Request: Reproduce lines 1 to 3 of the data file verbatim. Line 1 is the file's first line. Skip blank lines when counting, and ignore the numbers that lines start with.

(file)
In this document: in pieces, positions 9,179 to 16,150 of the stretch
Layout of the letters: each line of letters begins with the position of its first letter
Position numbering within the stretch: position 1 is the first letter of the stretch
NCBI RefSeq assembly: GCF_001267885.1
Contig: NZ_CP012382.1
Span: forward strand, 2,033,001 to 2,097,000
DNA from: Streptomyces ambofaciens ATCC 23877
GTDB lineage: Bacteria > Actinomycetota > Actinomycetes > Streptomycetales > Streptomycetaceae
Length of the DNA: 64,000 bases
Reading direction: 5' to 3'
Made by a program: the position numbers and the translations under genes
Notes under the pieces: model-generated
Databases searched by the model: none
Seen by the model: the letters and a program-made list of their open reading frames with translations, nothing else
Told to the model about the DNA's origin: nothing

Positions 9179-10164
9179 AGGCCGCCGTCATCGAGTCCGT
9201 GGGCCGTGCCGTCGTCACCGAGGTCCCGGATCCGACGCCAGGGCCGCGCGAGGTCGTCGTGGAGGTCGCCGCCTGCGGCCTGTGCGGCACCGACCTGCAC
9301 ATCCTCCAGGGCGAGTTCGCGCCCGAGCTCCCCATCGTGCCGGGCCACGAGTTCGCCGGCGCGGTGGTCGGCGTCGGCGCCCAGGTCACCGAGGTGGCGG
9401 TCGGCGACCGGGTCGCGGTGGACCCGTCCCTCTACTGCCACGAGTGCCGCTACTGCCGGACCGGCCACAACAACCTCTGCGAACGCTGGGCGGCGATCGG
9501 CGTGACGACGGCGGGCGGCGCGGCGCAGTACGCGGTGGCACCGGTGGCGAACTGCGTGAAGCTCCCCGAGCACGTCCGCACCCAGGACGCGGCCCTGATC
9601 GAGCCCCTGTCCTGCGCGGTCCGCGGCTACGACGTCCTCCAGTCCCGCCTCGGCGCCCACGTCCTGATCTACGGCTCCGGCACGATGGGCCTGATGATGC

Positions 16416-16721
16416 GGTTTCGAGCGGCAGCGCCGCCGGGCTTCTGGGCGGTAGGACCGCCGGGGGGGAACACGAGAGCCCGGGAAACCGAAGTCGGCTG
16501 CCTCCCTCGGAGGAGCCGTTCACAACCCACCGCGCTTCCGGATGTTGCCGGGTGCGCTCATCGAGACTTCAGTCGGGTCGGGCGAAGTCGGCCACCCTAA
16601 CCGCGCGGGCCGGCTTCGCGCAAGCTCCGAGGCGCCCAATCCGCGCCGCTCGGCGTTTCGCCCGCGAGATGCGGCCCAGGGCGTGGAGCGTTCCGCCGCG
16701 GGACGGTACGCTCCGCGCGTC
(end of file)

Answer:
In this document: in pieces, positions 9,179 to 16,150 of the stretch
Layout of the letters: each line of letters begins with the position of its first letter
Position numbering within the stretch: position 1 is the first letter of the stretch